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Proposed criminalization of undocumented persons and 'harboring' is unjust and economically irresponsible. In this Anniston Star article, a blurb of which is provided below, a great issue is raised relating to the economic impact that enforcement of recently proposed state legislation, aiming to criminalize being an undocumented immigrant and in some cases 'harboring' undocumented immigrants, would have on states.
Source: The Anniston Star, by Tim Lockett
If Alabama's new immigration law never takes effect, prosecutors and court officials across the state might just breathe a sigh of relief.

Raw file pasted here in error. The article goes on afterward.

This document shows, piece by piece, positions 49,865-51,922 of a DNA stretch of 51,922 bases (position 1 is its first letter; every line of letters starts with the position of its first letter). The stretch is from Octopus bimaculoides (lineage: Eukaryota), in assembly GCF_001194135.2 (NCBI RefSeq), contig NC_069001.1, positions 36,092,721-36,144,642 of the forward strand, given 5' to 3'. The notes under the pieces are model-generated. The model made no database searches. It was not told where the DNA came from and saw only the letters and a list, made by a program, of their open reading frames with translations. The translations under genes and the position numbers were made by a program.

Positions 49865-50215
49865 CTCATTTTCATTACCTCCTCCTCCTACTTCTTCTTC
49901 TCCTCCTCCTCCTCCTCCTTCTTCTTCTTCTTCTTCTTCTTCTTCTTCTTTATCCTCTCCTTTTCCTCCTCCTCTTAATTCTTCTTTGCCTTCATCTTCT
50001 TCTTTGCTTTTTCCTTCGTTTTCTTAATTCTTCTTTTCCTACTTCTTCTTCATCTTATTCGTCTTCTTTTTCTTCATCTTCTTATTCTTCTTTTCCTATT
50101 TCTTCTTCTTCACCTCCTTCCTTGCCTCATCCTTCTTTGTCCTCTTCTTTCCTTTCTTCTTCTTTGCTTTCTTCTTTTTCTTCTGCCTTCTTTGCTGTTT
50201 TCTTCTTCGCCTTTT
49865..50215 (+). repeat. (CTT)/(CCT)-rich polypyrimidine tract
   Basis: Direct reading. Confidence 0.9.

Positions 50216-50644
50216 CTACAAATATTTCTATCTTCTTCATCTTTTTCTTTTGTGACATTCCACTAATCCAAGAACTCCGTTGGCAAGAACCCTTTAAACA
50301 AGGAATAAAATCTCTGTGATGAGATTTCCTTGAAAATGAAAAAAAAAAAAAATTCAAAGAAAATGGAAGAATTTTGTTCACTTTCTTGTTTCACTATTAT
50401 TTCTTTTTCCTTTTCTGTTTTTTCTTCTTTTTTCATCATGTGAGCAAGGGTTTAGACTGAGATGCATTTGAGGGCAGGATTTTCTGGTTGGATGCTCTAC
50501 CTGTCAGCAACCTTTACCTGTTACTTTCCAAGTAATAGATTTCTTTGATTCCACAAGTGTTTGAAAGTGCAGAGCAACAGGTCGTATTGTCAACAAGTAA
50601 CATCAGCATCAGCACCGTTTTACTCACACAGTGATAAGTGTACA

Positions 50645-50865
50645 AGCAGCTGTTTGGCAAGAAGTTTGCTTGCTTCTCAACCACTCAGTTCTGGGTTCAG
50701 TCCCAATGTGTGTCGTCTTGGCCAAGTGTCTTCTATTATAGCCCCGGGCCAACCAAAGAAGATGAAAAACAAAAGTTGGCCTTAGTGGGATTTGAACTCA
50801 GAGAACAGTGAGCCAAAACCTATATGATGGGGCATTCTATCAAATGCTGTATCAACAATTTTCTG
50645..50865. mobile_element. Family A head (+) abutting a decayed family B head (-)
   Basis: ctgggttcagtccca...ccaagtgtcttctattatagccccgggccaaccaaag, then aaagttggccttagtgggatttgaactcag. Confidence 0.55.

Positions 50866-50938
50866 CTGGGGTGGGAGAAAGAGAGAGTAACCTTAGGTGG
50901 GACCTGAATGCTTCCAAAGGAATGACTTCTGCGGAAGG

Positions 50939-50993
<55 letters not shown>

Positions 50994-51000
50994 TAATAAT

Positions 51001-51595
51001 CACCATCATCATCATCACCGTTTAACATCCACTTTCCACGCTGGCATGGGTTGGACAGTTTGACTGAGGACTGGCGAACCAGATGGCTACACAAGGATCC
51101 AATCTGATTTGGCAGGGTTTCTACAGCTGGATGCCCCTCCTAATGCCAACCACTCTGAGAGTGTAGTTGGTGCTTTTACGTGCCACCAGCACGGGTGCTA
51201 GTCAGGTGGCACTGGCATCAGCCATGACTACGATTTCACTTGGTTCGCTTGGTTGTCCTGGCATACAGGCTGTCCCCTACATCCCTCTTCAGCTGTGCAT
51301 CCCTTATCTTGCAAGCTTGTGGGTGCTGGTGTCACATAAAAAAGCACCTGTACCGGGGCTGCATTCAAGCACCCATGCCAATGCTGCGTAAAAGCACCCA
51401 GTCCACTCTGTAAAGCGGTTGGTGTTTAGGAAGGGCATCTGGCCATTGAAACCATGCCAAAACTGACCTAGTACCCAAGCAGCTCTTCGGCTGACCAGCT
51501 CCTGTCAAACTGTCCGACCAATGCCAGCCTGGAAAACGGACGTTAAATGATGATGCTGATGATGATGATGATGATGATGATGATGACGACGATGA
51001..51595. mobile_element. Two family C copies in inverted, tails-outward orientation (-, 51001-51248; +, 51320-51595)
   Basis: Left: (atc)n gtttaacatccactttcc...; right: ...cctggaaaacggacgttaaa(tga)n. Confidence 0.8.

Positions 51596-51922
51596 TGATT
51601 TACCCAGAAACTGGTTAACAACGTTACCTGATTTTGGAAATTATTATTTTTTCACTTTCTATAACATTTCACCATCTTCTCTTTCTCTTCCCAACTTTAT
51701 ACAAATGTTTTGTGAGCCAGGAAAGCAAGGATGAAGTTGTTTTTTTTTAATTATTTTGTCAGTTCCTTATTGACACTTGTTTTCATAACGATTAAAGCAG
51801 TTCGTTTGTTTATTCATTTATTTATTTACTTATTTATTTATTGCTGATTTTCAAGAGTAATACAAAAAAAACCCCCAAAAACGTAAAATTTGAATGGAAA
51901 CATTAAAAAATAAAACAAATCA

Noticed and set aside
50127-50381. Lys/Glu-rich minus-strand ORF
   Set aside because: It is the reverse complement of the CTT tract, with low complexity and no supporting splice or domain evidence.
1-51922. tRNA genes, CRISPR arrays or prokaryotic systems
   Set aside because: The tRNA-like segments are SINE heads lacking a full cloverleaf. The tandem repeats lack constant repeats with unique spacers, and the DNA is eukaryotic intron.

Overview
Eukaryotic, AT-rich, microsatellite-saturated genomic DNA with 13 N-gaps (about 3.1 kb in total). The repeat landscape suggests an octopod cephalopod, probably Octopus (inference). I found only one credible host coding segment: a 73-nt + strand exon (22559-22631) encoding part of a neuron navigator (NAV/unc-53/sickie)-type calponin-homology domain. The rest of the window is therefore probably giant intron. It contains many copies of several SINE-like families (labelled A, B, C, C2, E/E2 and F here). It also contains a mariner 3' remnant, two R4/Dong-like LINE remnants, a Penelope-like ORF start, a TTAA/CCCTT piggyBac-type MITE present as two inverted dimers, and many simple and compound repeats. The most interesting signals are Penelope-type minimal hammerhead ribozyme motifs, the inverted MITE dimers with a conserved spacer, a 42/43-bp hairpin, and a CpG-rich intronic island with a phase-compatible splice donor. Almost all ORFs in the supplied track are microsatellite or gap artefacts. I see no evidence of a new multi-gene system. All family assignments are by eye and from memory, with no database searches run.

The new law - a sweeping bill that establishes criminal penalties for being an undocumented immigrant, or for hiring or transporting one - could add substantially to the docket in some criminal courts. With the state's judicial system facing $13.2 million in cuts this year and circuit courts across the state planning to lay off workers, officials say they don't know how they're going to pay for enforcement of the new law.
"I don't know what the costs are going to be," said Calhoun County District Attorney Brian McVeigh. "And I don't know how we will pay for them."
Read more: Anniston Star - State's new immigration law would strain budgets